BI {BI}R Documentation

Blinding Indices for Randomized, Controlled, Clinical Trials

Description

Generate James (1996) and Bang (2004) Blinding Indexes to assess whether or not satisfactory blinding has been maintained in a randomized, controlled, clinical trial. These can be generated for trial subjects, research coordinators (RCs) and principal investigators (PIs), based upon standardized questionnaires that have been administered, to assess whether or not they can correctly guess to which treatment arm (e.g. placebo or treatment) subjects were assigned at randomization.

Usage

  BI(x, weights = NULL, conf.level = 0.95,
     alternative.J = c("two.sided", "less", "greater"),
     alternative.B = c("two.sided", "less", "greater"),
     group.names = c("Treatment", "Placebo"))

Arguments

x

A 3 row by 2 column integer matrix of cross-tabulated counts based upon the blinding assessment questionnaire administered. See Details.

weights

A 3 row by 2 column numeric matrix of alternative cell weights to use for the James Blinding Index, in lieu of the default. See Details.

conf.level

A scalar numeric value defining the confidence level for the returned one-sided or two-sided confidence intervals for the indices.

alternative.J

A character vector indicating whether two-sided (the default) or one-sided confidence intervals for the James Index are to be returned. See the note below.

alternative.B

A character vector indicating whether two-sided (the default) or one-sided confidence intervals for the Bang Index are to be returned. See the note below.

group.names

A character vector indicating the treatment group (arm) names for the Bang Blinding Index

Details

The current implementation supports two treatment arms (e.g. Treatment and Placebo), with 3 possible treatment assignment guesses for each blinding survey respondent (e.g. Treatment, Placebo and Do Not Know).

The default internal weights for the James Index are weights <- matrix(c(0, 0.5, 0.5, 0, 1, 1), nrow = 3, ncol = 2, byrow = TRUE), which are 0 for correct guesses, 0.5 for incorrect guesses and 1 for Do Not Know.

The reader is referred to the references indicated below, especially Bang et al 2004, Kolahi et al 2009 and Bang et al 2010, for more in-depth discussions of the indices, how they should be used, the nuances and caveats associated with each, and the use and timing of the associated blinding surveys.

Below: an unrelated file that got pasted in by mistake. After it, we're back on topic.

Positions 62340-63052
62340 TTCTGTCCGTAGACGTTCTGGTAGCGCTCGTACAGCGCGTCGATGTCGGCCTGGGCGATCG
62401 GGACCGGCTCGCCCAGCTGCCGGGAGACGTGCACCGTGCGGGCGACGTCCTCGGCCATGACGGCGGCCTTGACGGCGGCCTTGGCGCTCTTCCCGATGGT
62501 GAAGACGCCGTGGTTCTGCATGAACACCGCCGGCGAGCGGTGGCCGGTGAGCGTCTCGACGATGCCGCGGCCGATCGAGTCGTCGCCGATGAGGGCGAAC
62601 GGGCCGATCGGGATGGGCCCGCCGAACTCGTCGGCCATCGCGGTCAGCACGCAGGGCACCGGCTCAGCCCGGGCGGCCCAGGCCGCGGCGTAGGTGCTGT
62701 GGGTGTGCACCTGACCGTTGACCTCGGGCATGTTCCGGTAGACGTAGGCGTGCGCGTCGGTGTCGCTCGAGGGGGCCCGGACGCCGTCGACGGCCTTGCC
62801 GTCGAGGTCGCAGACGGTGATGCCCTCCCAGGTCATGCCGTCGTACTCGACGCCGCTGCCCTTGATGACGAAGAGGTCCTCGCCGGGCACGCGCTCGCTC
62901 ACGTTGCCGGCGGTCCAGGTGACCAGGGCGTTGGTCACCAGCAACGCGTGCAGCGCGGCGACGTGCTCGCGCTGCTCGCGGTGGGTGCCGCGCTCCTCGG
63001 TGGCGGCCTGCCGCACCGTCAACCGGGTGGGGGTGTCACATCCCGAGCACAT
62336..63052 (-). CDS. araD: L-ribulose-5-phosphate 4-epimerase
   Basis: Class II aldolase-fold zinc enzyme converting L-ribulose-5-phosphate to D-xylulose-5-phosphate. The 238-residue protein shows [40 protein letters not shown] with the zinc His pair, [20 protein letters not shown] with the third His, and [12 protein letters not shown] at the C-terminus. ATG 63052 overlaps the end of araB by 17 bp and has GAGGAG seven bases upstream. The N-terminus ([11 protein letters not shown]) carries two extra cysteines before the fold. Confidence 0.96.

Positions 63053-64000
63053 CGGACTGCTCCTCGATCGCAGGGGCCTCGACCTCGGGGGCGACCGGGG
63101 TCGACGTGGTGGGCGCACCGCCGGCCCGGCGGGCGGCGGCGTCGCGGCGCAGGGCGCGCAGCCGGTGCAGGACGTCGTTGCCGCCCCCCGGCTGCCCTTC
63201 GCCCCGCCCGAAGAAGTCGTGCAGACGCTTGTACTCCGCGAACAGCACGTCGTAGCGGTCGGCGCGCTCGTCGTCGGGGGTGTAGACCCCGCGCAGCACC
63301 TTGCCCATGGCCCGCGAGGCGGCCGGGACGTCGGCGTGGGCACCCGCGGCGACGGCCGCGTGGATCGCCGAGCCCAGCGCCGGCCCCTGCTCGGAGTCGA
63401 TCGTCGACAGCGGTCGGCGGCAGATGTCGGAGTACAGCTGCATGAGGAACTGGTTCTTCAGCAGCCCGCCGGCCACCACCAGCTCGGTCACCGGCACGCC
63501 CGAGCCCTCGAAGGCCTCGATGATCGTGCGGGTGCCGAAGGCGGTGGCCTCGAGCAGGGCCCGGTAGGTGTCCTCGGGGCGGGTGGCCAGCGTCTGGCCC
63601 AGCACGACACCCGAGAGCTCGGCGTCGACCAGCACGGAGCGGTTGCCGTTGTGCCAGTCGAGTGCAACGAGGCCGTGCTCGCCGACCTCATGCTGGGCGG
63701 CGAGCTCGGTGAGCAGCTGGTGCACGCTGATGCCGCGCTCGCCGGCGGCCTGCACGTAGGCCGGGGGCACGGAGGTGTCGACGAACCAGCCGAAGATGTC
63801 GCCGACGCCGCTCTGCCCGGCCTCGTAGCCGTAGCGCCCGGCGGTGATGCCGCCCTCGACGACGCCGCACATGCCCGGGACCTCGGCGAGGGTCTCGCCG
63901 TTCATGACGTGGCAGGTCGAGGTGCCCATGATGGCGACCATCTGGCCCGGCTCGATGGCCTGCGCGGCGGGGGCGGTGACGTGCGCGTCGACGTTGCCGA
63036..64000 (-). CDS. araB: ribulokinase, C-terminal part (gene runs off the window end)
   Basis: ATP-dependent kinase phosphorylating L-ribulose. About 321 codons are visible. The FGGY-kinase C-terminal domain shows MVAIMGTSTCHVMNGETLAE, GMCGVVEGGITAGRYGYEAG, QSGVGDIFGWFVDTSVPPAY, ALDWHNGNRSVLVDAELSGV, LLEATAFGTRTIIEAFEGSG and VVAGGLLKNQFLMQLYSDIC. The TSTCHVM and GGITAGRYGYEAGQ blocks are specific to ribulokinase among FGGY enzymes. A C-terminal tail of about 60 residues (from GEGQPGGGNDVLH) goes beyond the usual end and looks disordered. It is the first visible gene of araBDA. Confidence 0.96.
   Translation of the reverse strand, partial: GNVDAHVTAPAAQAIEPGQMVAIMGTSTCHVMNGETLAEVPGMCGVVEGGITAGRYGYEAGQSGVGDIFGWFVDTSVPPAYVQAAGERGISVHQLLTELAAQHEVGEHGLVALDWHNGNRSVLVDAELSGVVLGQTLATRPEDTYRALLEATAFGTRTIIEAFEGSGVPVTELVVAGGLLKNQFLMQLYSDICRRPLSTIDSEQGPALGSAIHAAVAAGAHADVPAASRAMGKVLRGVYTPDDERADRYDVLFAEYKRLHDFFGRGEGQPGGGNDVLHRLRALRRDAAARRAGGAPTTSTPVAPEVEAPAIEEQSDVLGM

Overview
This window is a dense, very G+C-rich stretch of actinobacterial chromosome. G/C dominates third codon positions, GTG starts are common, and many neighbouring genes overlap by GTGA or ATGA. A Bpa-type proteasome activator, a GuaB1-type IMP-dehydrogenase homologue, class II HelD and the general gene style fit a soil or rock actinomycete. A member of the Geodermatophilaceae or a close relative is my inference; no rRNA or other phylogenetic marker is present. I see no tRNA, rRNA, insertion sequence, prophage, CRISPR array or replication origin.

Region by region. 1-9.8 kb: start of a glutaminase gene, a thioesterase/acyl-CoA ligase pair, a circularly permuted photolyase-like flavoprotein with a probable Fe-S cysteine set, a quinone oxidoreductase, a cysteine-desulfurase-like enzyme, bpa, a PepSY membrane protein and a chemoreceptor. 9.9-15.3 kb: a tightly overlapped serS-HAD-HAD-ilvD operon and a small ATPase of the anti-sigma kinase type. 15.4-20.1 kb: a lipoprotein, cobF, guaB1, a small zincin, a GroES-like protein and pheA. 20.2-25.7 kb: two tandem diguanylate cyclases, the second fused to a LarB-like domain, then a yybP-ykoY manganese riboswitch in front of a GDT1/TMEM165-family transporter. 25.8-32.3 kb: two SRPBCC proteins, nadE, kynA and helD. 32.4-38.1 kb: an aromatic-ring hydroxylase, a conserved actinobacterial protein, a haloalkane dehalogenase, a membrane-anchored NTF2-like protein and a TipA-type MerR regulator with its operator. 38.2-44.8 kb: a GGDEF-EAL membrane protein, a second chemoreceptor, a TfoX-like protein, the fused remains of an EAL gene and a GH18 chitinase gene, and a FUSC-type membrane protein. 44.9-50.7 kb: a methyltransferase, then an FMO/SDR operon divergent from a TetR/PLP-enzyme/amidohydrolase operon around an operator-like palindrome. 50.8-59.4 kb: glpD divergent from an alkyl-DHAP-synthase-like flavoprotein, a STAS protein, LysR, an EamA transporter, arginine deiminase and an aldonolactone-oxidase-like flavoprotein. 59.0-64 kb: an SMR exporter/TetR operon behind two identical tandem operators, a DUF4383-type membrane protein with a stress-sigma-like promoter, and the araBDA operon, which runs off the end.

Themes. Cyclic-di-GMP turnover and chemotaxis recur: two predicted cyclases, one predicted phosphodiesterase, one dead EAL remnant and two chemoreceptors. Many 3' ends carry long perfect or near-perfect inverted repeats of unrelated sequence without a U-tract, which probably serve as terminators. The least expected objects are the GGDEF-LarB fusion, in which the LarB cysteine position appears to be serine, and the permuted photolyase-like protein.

The James Blinding Index (BI), which is not treatment arm specific, is a continuous value such that 0 <= James BI <= 1. If the index is 1, all responses are incorrect, and complete blinding is inferred, albeit, this may indicate unblinding in the opposite direction (e.g. opposite guessing). If the index is 0, all responses are correct, and complete unblinding is inferred. If the index is 0.5, then half of the guesses are correct and half of the guesses are incorrect, inferring random guessing. Unblinding may be claimed if the upper limit of the two-sided confidence interval is < 0.5.

The Bang Blinding Index (BI), which is calculated per treatment arm, is a continuous value such that -1 <= Bang BI <= 1. If the index is 1, all responses are correct, and complete unblinding is inferred. If the index is -1, all responses are incorrect, and complete blinding is inferred, albeit, this may indicate unblinding in the opposite direction (e.g. opposite guessing). If the index is 0, then half of the guesses are correct and half of the guesses are incorrect, inferring random guessing. In general, if -0.2 <= Bang BI <= 0.2, blinding is considered to be successful. Unblinding (or opposite guessing) may be claimed if the relevant limit of the one-sided confidence interval does not cover 0.

Value

A named list of length 2, each list element containing a matrix with the respective index and summary statistics.

JamesBI